Other bits
Let’s clear up a few other aspects of the game. The graphics are understated but excellent in that – my favourite graphical thing is the screen shaking when you crash into something – it really works well for making the crash feel more real. The online play is good. The races such as Rallycross work better against real people but the really great things here are the daily, weekly and monthly challenges. These are different courses that last for the designated amount of days and allow you to set your fastest time. Then at the end of the allotted period you’ll be rewarded with an amount of in-game currency depending on how quick you were compared to everyone else. These challenges really suit the rallying style of racing and you can easily spend a lot of time here.01-10-2017_21-51-46

Dirt 4 is so nearly an amazing game. With a rewind feature, I think it might have been but in the end it is just slightly held back by frustration and some lackluster other racing modes. That said, if you are looking specifically for a rallying game then I would definitely recommend Dirt 4 – it will satisfy your rallying needs!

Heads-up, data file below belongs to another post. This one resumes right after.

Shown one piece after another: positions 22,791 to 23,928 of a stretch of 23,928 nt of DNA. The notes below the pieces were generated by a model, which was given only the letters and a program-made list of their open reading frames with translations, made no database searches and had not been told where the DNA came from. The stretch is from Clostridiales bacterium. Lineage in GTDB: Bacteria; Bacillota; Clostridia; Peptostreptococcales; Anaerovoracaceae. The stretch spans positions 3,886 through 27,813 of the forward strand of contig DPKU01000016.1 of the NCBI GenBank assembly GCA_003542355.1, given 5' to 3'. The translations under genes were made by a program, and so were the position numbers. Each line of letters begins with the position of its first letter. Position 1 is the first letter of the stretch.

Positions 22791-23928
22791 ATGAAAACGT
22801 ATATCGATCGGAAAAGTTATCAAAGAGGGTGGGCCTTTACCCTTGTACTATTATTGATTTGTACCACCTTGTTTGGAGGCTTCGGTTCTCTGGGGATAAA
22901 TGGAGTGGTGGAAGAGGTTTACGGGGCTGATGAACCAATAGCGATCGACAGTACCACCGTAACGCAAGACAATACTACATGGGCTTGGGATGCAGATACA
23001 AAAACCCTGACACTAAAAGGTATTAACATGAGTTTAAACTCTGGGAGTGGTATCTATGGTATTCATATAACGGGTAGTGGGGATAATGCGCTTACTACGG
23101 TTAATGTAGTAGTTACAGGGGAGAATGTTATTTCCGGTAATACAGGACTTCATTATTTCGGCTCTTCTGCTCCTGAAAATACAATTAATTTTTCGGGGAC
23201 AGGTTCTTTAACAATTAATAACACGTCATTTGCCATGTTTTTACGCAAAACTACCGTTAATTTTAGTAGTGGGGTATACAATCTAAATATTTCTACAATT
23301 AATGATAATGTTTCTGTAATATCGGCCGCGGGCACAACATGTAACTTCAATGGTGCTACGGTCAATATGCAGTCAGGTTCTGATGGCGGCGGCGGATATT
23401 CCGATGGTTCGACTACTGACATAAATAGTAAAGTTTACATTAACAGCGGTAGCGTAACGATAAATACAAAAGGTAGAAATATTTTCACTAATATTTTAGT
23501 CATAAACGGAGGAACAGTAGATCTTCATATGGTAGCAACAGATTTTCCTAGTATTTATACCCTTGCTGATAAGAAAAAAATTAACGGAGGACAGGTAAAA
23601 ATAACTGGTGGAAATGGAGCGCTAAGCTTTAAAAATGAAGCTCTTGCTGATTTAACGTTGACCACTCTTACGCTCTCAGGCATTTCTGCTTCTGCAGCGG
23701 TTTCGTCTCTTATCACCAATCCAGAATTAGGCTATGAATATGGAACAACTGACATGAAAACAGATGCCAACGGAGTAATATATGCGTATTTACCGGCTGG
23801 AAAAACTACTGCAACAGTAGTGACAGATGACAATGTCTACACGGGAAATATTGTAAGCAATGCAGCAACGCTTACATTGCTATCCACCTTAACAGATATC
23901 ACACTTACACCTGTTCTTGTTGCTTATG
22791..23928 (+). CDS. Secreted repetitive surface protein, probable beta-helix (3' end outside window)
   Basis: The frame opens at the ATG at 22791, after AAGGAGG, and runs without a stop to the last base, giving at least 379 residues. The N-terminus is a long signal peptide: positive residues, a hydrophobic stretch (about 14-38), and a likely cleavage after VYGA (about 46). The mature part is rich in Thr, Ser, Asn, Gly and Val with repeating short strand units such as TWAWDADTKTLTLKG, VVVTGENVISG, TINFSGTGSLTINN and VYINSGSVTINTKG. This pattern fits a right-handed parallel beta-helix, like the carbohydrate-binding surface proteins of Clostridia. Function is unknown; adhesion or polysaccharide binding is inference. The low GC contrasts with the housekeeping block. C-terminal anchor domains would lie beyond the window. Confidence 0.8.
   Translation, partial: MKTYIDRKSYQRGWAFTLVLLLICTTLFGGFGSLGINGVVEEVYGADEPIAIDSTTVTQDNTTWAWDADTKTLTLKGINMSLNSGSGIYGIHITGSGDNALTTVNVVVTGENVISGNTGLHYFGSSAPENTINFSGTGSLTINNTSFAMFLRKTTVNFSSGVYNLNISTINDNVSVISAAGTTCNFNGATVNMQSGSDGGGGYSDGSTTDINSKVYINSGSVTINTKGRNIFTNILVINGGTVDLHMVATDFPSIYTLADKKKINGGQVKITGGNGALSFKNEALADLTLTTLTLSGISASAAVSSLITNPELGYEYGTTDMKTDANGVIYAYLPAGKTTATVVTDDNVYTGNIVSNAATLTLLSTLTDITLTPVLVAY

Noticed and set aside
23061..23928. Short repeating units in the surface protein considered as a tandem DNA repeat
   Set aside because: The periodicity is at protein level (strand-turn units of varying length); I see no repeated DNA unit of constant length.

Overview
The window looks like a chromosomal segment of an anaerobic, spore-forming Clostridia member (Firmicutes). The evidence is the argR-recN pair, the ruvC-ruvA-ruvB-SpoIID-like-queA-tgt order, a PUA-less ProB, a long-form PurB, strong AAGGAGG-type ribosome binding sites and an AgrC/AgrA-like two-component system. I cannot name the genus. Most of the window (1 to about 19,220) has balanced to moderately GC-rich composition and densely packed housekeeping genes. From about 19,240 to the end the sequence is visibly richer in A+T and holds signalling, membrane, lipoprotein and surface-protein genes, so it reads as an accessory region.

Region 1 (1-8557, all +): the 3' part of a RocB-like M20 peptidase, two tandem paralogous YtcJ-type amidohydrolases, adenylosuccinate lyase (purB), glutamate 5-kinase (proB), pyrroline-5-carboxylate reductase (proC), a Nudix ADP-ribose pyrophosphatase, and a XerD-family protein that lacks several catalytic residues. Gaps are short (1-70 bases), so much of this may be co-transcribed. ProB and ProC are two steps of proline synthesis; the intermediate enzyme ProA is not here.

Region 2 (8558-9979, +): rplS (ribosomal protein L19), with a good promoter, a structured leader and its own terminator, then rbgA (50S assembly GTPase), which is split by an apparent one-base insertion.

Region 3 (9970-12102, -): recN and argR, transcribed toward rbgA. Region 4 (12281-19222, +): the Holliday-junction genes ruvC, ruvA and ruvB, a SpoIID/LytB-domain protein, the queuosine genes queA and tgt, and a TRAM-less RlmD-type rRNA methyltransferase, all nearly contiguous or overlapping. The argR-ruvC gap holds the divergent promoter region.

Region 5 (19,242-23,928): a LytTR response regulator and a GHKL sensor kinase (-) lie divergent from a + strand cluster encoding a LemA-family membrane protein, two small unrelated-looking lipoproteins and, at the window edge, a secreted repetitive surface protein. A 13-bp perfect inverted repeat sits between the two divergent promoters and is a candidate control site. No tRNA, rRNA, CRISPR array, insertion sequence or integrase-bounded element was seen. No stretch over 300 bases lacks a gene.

Click here to purchase the game on Xbox One from

Click here to purchase the game on PS4 from


I first started playing this year’s Madden NFL expecting much the same experience as last year’s – play a few games to get back into the rhythm of it and then try to win the Super Bowl with my Dallas Cowboys. I am currently doing exactly that and my full review will follow but this year Madden had a trick up it’s sleeve. In case you’re not sure what this is about, Longshot is Madden NFL 18‘s story mode and I enjoyed it so much I decided it needed it’s own post!25-09-2017_22-11-45